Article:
For a set of reasons that are long and illustrious, I ended up digging through the archives of my former blog to find something, and as a side effect, sort of found something else.
The thing in question was a recipe I'd written up in 2003. It was relatively easy to find. But it was bookended by some others that brought back a lot of memories.
2003 was a hard year. It was the year my ex went to jail, with all the attendant misery. The kids and I were truly on our own. It was some of the hardest times my younger son had. I didn't know whether to scratch my watch or wind my backside most of the time.
Reading it, I could hardly recognize that poor girl. But I could feel it. That sick sense of not knowing what to do, barely making it through, and in the end the only thing she could say at the end of most days is at least they were all fed and mostly unaware of the currents flowing around under the surface.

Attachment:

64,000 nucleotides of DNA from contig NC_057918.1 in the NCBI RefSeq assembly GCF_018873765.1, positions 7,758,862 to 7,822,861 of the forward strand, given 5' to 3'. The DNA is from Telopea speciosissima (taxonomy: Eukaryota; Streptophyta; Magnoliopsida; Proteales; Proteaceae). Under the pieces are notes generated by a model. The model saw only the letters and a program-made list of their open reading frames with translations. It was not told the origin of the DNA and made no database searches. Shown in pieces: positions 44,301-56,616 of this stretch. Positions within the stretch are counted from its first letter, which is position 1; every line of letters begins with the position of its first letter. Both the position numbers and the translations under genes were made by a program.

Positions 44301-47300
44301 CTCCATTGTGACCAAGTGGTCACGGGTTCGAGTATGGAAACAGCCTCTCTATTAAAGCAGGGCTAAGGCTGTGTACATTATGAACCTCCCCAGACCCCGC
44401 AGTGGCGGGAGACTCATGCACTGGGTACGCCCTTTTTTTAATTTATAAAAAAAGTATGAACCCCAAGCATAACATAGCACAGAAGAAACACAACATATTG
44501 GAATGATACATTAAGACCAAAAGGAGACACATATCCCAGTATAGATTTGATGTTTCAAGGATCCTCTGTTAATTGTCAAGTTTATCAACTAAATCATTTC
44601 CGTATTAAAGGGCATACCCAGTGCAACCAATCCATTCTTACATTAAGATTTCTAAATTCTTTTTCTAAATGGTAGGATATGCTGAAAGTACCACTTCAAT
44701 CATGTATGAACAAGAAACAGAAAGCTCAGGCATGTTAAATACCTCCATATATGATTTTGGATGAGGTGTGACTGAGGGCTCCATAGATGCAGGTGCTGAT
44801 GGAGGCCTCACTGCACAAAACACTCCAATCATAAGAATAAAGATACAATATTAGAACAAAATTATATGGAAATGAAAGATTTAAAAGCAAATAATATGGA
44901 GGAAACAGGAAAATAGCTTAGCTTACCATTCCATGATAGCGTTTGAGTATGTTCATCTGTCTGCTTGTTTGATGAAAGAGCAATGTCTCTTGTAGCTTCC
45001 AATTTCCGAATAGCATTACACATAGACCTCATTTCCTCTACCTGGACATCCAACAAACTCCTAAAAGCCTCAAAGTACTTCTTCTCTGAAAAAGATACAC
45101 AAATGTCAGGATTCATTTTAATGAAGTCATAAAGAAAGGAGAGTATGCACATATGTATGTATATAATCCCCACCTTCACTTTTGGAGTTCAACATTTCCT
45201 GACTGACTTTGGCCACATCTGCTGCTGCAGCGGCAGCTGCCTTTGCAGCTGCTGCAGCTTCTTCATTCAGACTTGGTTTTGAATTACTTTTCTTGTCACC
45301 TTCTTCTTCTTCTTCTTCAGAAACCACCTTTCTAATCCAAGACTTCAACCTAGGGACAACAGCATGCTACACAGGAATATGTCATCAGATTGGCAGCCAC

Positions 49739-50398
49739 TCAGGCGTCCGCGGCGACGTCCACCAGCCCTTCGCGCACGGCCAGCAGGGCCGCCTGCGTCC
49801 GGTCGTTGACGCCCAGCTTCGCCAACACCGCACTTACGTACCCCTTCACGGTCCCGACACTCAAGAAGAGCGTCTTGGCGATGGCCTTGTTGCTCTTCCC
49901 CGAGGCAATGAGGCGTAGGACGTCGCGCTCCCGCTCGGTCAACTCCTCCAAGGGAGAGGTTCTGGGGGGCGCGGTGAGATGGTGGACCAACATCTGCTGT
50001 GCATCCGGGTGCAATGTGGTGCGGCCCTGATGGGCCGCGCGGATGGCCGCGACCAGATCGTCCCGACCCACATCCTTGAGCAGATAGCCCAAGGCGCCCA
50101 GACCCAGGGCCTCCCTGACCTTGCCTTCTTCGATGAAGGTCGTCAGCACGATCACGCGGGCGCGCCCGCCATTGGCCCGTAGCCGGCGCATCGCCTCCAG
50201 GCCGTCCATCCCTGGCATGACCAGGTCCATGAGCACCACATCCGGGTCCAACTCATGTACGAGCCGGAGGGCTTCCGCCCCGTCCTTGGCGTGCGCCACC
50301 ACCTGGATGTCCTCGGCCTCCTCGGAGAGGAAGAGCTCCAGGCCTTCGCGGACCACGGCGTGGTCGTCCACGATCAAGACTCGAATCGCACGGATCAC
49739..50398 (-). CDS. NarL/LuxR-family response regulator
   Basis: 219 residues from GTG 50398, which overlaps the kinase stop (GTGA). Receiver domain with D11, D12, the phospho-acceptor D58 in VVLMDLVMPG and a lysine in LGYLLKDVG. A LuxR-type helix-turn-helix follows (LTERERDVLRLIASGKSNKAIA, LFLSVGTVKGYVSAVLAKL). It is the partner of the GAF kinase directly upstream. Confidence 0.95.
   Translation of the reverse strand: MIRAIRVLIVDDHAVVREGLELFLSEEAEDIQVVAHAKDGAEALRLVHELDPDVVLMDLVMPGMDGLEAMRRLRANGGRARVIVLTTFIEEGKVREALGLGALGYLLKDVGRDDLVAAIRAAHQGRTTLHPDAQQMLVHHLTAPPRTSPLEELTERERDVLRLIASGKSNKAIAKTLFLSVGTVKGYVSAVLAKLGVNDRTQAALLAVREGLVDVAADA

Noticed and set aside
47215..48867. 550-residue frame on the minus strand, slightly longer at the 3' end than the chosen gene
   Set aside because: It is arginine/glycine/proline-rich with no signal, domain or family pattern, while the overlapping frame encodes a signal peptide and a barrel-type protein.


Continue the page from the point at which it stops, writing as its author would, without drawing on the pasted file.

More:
Now that they're grown, my problems are different. I wonder how this blog is going to read 10 years down the road?
Being on the internet is not like real life. I saw an article where some psychologist was decrying
But in her rush to point out the isolating effects of technology, she gives it's ability to truly connect us very short shrift. I agree that those who just sit there mashing the refresh button on Twitter waiting for someone to say something have a problem. But if someone was of the sort to isolate themselves, they would do it with or without the presence of technology. There are many other ways this same technology helps us connect on a deeper level that is often impossible any other way.